### Critical Reflection on the Hafele and Keating Experiment

Critical Reflection on the Hafele and Keating Experiment
Witold Nawrot

In 1971 Hafele and Keating performed their famous experiment which confirmed the time dilation predicted by SRT by use of macroscopic clocks. As it has been shown [1], the experiment was based on false reasoning, and the experimental part leaves a lot to be desired as well, because an experimental mistake of the method is much bigger than
the authors predicted  [2] and the method of interpretation of the experimental results allows for obtaining various results depending on the criteria used for the interpretation [3]. I proved the error in Hafele and Keating’s reasoning in my paper published in  Physics Essays Vol 17 No. 4, where, on the basis of the Hafele and Keating experiment, I derived the conclusion that the Earth is not rotating around the Sun.

The essence of the mistake made by Hafele and Keating is that in their experiment, the description of non-inertial rotational motion of the Earth and the planes flying around the Earth was made on the basis of Special Relativity Theory which is valid only for inertial motions. This required making assumptions inconsistent with the idea of SRT. If we follow the reasoning of Hafele and Keating, it is possible to derive a number of paradoxical conclusions such as the absence of rotational motion of the Earth around the Sun or rotational motion of galaxies etc.

The proper derivation of the formula for the time dilation for the problem described by Hafele and Keating is only possible by using the GRT theory and the approximate solution obtained according to GRT (for very low velocities) is identical as the solution obtained by Hafele and Keating. The solution obtained on the basis of GRT, however, does not allow for deriving such paradoxical conclusions as were possible for the derivation on the basis of SRT.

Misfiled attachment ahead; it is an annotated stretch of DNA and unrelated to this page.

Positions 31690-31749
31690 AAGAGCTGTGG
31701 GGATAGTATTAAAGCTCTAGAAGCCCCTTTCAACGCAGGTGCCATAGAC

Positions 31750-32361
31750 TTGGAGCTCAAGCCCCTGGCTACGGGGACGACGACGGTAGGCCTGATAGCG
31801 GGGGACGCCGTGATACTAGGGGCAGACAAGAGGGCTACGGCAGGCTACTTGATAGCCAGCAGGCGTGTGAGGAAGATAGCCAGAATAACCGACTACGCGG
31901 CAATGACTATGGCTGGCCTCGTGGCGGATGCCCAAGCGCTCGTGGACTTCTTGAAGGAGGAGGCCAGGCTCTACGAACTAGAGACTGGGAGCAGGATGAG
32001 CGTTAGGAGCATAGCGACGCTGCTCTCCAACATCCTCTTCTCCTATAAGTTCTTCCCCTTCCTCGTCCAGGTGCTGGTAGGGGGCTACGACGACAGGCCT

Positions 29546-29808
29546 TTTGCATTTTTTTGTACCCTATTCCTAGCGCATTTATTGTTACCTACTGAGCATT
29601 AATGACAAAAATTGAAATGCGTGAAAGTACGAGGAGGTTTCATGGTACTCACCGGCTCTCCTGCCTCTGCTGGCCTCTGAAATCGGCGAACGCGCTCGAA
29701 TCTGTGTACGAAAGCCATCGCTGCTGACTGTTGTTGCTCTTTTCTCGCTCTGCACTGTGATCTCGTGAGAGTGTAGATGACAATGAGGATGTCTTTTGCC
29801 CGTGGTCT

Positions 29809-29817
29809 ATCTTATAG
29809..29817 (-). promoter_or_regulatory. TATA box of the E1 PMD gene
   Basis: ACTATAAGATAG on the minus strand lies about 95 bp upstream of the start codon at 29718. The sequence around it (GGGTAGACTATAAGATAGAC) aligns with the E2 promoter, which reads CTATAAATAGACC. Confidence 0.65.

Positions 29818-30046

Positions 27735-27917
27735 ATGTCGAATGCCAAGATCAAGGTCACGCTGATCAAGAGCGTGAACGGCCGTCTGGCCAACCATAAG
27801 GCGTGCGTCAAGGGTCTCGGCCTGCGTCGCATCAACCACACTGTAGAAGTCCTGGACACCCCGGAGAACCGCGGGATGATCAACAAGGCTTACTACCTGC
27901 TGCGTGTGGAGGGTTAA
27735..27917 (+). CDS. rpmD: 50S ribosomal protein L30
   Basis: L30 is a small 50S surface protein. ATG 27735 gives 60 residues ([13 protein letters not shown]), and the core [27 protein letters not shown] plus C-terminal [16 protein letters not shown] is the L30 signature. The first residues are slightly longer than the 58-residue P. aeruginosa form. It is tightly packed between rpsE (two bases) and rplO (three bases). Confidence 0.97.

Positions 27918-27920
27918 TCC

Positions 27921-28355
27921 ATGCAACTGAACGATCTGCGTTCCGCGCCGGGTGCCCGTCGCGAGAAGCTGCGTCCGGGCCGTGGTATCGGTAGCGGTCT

The experimental part was performed with the help of atomic clocks, the operation of which is nonuniform [2]. The interpretation of the experimental results was based on predicting the indications of the clocks on the basis of the observation of the indications of clocks during 24 hours preceding the flight, and then comparing these predicted results with the actual ones when the flight was over [3]. Because of no uniformity of the clocks’ operation, such predicting does not give reliable results and the predicted results will differ depending on the time taken for observing the indications of the clocks before the flight around the Earth. It can be seen when analyzing the non-published raw experimental data [3].

The derivation of formulae in the Hafele and Keating experiment had intuitive character and, as the final formula shows, the intuition does not disappoint the authors. However, this intuitive derivation only works for the rotational motion of the Earth around its axis. It is not valid for any other rotational motions.

Of course the time dilation effect, which Hafele and Keating tried to measure many years ago, is now applied in the GPS navigation, but the fact of publishing and accepting the erroneous theory and the unsatisfactory experimental part in the most renowned physical journals [4,5] forces us to reflect on the understanding of the Relativity Theory and perhaps to take a closer look at other experiments from the RT area, as well as from the other branches of physics.

The experiment performed in the way described above has no scientific value and the derivation of any additional ideas on the basis of this experiment can lead to false conclusions.

References:

1. W. Nawrot,  Phys. Essays 17, 518 (2004)
2. A.G. Kelly, Phys. Essays 13, 616 (2000)
3. D. E. Spencer,  U. Shama Proc. International Scientific Congress „Fundamental Problems of Natural Science and Engineering”  Saint-Petersburg, Russia 2002
4. J.C. Hafele, Nature 227, 270 (1970)
5. J.C. Hafele and  R.E. Keating, Science 177, 166 (1972)

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Siehe auch vom Autor in diesem Blog:

Proof that Earth Does Not Revolve around the Sun: and Consequences for Special Relativity Theory

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